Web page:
Tuesday, June 4, 2013

Motel Cars

It was with great sadness when I read Ford Australia's announcement that the Falcon will be retired.

Over the years, commercial travellers arrived at out motel in a limited range of vehicles. Sales reps were commonly allotted a narrow range of Ford, Holden and Toyota sedans. The higher the rep's status, the further up the manufacturer's range they went, with top performers allotted 6/8-cylinder Falcons, Commodores and Camrys.

Sales reps are now arriving at our motel in a seemingly endless range of vehicle makes and models.

The Falcon, as with other large-engine vehicle options has been under threat for some time from company bean-counters continue to make one-off fleet deals for smaller engine capacity vehicles from a wide range of manufacturer distributors now available.

Even the vehicle types now driven by sales reps have become fragmented with mass-consumer spec'd SUVs and utes adding to the once dominant sedan.

Although I still can't see any sense in driving a lumbering SUV or ute, I like to think that I'm not tunnel visioned when it comes to vehicle branding. I attempted to prove this to my self 18-months ago when contemplating a new Motella-mobile.

I parked my car with  with a little lion emblazoned on the hood outside the local Ford dealership and after taking a deep breath, strode into the unfathomed territory of a car show room with a large blue oval prominently displayed.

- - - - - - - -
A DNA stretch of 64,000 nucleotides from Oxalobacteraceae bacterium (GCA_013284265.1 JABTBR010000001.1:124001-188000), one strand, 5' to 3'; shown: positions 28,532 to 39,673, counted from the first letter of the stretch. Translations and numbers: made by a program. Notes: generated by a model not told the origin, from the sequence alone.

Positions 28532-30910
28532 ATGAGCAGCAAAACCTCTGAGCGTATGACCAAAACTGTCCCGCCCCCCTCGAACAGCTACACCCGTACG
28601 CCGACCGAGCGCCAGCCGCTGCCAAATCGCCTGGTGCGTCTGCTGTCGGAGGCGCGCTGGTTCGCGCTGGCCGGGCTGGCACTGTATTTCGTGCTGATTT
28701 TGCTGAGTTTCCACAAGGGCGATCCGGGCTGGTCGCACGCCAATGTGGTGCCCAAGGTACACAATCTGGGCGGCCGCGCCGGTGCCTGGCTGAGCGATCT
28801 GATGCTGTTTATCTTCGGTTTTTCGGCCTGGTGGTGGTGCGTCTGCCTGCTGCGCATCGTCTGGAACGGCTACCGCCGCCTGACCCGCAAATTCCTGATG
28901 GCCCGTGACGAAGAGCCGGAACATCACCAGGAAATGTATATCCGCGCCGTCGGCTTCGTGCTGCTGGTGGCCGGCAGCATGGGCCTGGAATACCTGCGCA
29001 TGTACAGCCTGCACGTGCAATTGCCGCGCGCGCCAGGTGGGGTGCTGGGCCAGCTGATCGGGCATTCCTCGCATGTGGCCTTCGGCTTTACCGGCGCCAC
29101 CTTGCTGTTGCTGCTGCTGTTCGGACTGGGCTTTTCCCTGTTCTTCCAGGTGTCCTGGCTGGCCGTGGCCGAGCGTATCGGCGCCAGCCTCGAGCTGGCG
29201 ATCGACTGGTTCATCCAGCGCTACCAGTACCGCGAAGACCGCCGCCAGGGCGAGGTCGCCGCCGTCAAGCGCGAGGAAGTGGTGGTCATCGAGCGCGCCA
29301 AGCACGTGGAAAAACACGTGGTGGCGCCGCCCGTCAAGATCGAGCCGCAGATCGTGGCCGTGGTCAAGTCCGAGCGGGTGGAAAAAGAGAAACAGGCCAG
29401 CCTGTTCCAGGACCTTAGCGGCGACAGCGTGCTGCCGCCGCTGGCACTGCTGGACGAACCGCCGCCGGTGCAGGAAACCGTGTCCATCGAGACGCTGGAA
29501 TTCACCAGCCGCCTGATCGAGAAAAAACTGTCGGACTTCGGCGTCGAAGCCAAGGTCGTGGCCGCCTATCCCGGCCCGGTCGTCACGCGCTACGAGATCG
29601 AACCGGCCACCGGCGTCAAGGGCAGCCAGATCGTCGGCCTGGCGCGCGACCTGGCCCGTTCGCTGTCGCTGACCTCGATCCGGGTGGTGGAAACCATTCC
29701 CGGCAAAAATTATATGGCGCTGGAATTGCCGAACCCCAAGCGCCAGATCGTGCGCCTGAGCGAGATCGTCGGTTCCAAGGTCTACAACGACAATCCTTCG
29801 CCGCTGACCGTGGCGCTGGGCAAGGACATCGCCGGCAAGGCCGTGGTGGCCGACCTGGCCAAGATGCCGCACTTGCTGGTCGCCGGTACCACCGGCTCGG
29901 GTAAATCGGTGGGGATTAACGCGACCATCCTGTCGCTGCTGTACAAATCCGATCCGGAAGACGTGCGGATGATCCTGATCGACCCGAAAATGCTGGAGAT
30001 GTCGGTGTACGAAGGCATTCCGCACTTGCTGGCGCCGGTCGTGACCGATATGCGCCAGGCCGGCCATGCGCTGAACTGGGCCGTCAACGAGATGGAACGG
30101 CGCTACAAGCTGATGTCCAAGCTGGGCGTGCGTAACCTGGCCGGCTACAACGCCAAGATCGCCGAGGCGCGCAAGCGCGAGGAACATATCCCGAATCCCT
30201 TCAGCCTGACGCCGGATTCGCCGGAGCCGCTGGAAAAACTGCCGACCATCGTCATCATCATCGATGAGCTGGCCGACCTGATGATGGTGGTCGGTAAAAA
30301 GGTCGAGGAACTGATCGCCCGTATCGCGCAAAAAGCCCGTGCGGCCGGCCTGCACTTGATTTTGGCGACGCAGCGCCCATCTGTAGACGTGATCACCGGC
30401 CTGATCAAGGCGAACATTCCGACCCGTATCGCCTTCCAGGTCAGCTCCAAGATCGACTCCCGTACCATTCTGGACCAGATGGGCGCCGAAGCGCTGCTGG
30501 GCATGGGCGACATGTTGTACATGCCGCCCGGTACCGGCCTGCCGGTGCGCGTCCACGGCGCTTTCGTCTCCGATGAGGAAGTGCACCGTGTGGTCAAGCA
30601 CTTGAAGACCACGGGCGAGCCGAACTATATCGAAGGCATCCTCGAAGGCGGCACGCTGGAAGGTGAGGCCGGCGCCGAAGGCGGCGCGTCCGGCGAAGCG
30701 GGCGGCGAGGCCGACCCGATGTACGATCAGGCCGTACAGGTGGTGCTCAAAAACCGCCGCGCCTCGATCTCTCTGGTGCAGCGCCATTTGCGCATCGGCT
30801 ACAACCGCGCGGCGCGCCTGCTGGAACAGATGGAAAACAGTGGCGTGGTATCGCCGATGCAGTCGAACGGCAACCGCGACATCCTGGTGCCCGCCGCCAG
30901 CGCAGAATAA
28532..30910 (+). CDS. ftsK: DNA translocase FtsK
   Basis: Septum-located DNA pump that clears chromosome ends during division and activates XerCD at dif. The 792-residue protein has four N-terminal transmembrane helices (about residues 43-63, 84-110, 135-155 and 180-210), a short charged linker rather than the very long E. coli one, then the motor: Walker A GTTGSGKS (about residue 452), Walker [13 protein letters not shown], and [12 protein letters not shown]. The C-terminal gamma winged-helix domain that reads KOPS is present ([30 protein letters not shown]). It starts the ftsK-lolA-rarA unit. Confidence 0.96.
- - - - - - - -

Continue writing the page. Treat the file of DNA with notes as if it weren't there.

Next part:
I was quizzically greeted with by a dapper older gentleman and after sharing the usual pleasantries I broke the following awkward silence by stating that I was interested in looking at one of those Falcony things. I wanted one with large tyres, an exhaust the size of a drainpipe and a V8 engine - what models have you got?

A strange look came over the salesman's face, he started to look rather uncomfortable and replied that they no longer stock V8s any more and proceeded to give a rather long and boring explanation about how Ford had split divisions, changed the supply chain and apparently getting one of these rare beasts was....really hard for them.

I broke a further awkward silence by asking for a brochure and was again greeted with a bemused look. The salesman ducked out the back and after rifling around for a bit found a glossy brochure of very nice looking cars from last year's FPV range and proudly announced that I could get a general idea what the current models may look like.

I  helpfully mentioned that I could probably look on the internet for the very latest models. This proposed exit strategy to rid the showroom of an annoying customer brightened up the salesman no end...

After stalking out of the showroom of the blue oval I went straight down to the Holden dealership. As I entered the showroom I felt immediately at ease as I saw the familiar red logo with the lion on it. I was welcomed back home by a salesman that I went to school with and soon we were sipping instant coffee from plastic mugs and swapping stories about our children.

Brochures of muscular looking cars with all the right credentials were offered and I started wondering why I ever contemplated entering the den of the blue oval.

I learned a lot that day....after I arrived  home, I listed my aging Holden on TradeMe.

Much later I went online and purchased another car with a little lion emblazoned on the hood from an out of town dealer I had never met before and it arrived on a car carrier a few weeks later....

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